Derek Smith, Lead Pastor LHBC

Genesis 45:1-8
Then Joseph could not control himself before all those who stood by him. He cried, “Make everyone go out from me.” So no one stayed with him when Joseph made himself known to his brothers. And he wept aloud, so that the Egyptians heard it, and the household of Pharaoh heard it. And Joseph said to his brothers, “I am Joseph! Is my father still alive?” But his brothers could not answer him, for they were dismayed at his presence. So Joseph said to his brothers, “Come near to me, please.” And they came near. And he said, “I am your brother, Joseph, whom you sold into Egypt. And now do not be distressed or angry with yourselves because you sold me here, for God sent me before you to preserve life. For the famine has been in the land these two years, and there are yet five years in which there will be neither plowing nor harvest. And God sent me before you to preserve for you a remnant on earth, and to keep alive for you many survivors. So it was not you who sent me here, but God.

The story is told that the first missionaries who came to Alberta, Canada were savagely opposed by a young chief of the Cree Indians named Maskepetoon. However, after hearing the message of the gospel and experiencing the love of those missionaries he confessed Christ as Lord of his life. Shortly afterward, a member of the Blackfoot tribe killed his father. Witnesses say Maskepetoon rode into the village where the murderer lived and demanded that he be brought out. When the guilty man stepped forward, he said, “You have killed my father, so now you must be my father. You shall ride my best horse and wear my best clothes.” In complete shock and remorse the man cried, “My son, now you have killed me!” The hate in his own heart had been completely erased by the forgiveness and kindness of the Indian chief.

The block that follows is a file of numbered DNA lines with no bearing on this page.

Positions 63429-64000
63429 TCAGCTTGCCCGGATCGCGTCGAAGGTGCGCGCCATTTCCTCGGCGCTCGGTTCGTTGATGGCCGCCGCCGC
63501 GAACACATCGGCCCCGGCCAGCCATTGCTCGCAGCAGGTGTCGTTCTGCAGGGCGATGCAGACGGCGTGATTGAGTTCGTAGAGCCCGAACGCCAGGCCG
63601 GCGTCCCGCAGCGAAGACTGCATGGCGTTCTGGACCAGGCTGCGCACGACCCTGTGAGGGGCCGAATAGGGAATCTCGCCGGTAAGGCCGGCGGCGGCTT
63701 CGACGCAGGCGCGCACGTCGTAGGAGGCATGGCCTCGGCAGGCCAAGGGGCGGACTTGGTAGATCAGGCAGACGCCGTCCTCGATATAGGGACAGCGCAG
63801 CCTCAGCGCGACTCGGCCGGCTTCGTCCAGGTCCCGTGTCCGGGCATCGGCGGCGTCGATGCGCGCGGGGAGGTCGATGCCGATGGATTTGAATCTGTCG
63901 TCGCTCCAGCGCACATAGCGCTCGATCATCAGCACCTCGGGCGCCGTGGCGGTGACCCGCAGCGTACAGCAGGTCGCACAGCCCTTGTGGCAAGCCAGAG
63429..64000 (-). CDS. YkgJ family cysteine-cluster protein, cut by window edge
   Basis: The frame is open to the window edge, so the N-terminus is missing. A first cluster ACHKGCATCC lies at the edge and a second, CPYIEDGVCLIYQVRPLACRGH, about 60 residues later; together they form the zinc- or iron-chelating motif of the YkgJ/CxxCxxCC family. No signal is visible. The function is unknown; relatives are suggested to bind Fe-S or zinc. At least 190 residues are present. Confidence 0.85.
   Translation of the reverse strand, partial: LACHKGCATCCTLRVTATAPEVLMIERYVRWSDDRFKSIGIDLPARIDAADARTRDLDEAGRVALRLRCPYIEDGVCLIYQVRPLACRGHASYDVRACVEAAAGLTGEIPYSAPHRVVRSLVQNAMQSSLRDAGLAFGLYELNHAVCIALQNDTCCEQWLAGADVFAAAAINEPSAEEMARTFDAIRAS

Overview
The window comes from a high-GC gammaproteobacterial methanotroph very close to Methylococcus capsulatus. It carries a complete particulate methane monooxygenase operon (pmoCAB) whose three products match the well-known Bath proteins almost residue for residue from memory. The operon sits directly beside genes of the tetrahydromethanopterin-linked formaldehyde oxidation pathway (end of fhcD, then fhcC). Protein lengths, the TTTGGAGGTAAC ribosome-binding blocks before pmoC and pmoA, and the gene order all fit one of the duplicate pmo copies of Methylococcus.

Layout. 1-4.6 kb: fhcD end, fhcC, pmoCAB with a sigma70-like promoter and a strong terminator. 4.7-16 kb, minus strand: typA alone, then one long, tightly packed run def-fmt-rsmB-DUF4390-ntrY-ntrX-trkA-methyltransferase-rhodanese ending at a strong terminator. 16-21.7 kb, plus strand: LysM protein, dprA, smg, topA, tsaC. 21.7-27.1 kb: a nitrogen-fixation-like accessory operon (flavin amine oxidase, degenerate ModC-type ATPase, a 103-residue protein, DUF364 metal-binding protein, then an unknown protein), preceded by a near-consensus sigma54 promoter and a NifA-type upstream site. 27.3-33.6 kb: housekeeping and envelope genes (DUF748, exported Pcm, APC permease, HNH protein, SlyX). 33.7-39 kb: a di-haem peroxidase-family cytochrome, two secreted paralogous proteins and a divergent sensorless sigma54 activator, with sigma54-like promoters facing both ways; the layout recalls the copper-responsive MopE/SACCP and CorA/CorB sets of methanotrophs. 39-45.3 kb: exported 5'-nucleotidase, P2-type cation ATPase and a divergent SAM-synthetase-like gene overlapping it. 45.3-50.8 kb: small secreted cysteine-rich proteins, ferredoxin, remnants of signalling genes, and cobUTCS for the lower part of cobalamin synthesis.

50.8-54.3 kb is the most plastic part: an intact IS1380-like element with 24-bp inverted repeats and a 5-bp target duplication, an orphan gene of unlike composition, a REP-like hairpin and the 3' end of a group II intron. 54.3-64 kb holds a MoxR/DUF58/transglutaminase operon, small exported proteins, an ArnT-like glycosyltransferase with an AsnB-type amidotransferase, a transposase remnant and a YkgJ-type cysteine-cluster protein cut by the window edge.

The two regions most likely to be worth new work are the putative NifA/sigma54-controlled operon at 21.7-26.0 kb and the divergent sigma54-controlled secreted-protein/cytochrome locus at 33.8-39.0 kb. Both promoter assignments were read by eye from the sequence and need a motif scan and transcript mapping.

Forgiveness is an incredibly powerful thing, and the story of Joseph is arguably the most touching story of forgiveness in the Bible apart from Christ’s forgiveness of us in salvation. In Genesis chapter 45 Joseph is reunited with his brothers and reveals himself to them for the first time in years. We go on in subsequent chapters to read that Joseph provided for his family in special ways and actually turned their curse into a great blessing. Instead of harboring hate and desiring revenge, he chose to forgive and blessed them. We see here that forgiveness releases the offender. Joseph chose not to hold their sins against them. The longer we hold offenders responsible for our emotions and decision making in our own heart, the longer we are slaves to their sinfulness. Why should you and I be enslaved by the sinful actions of others? Secondly, we see here that forgiveness rests in the sovereign plan of God. Joseph acknowledges that what they had done was wrong, but he says it was all part of God’s overarching plan. No matter how deeply you and I have been hurt or offended by someone else, the Lord is still in control. He does cause all things to work together for good (Romans 8:28), and he does desire our future to be filled with hope, peace, love, and joy.

Today, no matter what you’ve been through or who has harmed you….choose forgiveness. Choose to release that person in your heart and rest in the sovereign love of God. Pray for your enemies and bless those who persecute you. Leave judgment and justice in the Lord’s hands. Do it all with the example of Jesus in mind who prayed to the Father while being nailed to the cross, “Father, forgive them for they know not what they do.”

Father God, thank you for forgiving me of my sins. Thank you for sending Jesus to die for me and showing me love, grace, and mercy when I don’t deserve it. Oh God, help me show the same kindness and love to others, even those who have hurt me in the past. In Jesus name I pray, amen.

Psalm 62:8
“Trust in him at all times, O people; pour out your heart before him; God is a refuge for us.”